Jackson Hole Community School prepares students to succeed in college and life, through challenging academics and excellence in teaching, in a community founded on personal relationships, student initiative, and integrity.
Jackson Hole Community School delivers an exceptional educational experience that prepares students to be independent thinkers who demonstrate personal integrity and moral purpose. Our commitment to service and our curricular focus on the global human experience encourage every student to be a responsible and contributing member of society. We respect each community member as a unique individual, honor ideas and opinions that are different from our own, and value strong interpersonal relationships. Through outstanding teaching and experiential programming, we stimulate individual investment in learning, critical thinking, and a spirit of inquiry in our students. We believe quality education requires a collaborative effort from the school, the home, and the community.
Jackson Hole Community School is dually accreditated by the Northwest Association of Independent Schools (NWAIS), as well as AdvancEd.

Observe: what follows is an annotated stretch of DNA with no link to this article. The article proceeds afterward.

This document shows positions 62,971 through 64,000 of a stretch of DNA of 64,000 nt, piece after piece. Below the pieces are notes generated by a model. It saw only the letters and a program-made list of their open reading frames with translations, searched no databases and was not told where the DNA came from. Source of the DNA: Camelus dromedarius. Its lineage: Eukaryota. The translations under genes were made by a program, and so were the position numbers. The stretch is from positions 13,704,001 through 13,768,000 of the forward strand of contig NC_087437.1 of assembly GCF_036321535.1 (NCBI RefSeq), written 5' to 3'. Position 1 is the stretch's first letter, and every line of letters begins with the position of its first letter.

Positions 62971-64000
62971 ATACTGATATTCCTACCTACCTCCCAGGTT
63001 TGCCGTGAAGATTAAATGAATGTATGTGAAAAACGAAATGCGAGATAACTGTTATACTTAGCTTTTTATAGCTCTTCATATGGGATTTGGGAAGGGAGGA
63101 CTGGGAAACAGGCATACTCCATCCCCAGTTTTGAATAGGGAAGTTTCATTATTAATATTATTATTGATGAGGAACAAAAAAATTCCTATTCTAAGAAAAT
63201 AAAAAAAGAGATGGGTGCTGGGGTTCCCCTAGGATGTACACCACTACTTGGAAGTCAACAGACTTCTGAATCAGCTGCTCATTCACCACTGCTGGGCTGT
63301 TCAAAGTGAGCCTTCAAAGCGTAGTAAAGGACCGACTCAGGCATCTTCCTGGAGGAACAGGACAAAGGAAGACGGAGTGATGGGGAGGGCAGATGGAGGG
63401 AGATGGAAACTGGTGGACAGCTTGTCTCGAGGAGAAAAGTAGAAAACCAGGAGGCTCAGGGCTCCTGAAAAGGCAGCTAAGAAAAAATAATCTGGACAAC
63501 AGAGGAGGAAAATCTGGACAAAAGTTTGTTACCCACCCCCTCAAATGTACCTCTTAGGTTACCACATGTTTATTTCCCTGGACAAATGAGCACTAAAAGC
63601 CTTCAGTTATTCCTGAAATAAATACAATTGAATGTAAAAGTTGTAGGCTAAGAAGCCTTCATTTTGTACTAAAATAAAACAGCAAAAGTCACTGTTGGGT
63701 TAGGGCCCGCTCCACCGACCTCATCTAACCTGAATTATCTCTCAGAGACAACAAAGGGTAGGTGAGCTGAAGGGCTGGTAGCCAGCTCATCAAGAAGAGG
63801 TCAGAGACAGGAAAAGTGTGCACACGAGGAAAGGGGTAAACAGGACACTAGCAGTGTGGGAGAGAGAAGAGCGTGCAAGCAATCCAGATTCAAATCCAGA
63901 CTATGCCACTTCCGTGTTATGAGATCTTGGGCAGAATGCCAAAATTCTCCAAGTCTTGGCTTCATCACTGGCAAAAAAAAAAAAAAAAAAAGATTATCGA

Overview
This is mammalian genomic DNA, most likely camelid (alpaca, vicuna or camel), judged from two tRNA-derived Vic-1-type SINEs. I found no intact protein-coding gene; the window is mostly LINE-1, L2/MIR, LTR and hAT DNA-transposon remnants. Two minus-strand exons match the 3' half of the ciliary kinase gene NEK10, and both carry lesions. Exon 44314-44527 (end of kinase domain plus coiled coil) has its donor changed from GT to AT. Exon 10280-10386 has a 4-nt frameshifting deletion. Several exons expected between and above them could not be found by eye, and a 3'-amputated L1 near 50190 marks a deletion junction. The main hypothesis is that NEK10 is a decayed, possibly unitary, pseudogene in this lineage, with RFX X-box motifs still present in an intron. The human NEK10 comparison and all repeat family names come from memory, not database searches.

The planning for the Jackson Hole Community School (JHCS) began in the fall of 1999 when the founders, Kathleen Crowley and Scott Hirschfield, met to discuss possibilities for a new high school in Jackson, Wyoming. Initially, the founders researched the charter law in Wyoming and found it to be quite weak and unsupportive for a start-up high school. Thus, the founders attempted to open as an independent school. Over the next year, they created the mission, philosophy and curriculum for JHCS and were able to recruit faculty members as well as twenty students, who were set to enroll in the Fall of 2001. Unfortunately, just a month before opening, the space the founders had planned to lease fell through, leaving JHCS without a home. Over the next year, the Wyoming charter law gained some strength through changes made by the Wyoming State Legislature. As true believers in the public school system, Crowley and Hirschfield decided to make a run to open the first public charter high school in the state of Wyoming. The pair submitted an application to the Teton County School Board #1 after a year of planning. In the meantime, they had applied and received a $250,000 grant from the U.S. Department of Education. In addition, they had lined up fifty students, who were excited to enroll for the Fall of 2003. Despite these efforts and despite tremendous local support, the Teton County School District Board #1 denied the charter application. After much thought, Crowley and Hirschfield decided they would pursue opening an independent school in Jackson, one that operates separately from the public system. The Jackson Hole Community School completed its inaugural year in 2004-2005 with 18 students in the ninth and tenth grades. The eleventh grade was added for the 2005-2006 school year and enrollment increased to 29 students. JHCS graduated its first senior class in 2006-2007. Enrollment for 2014-2015 is 96 students.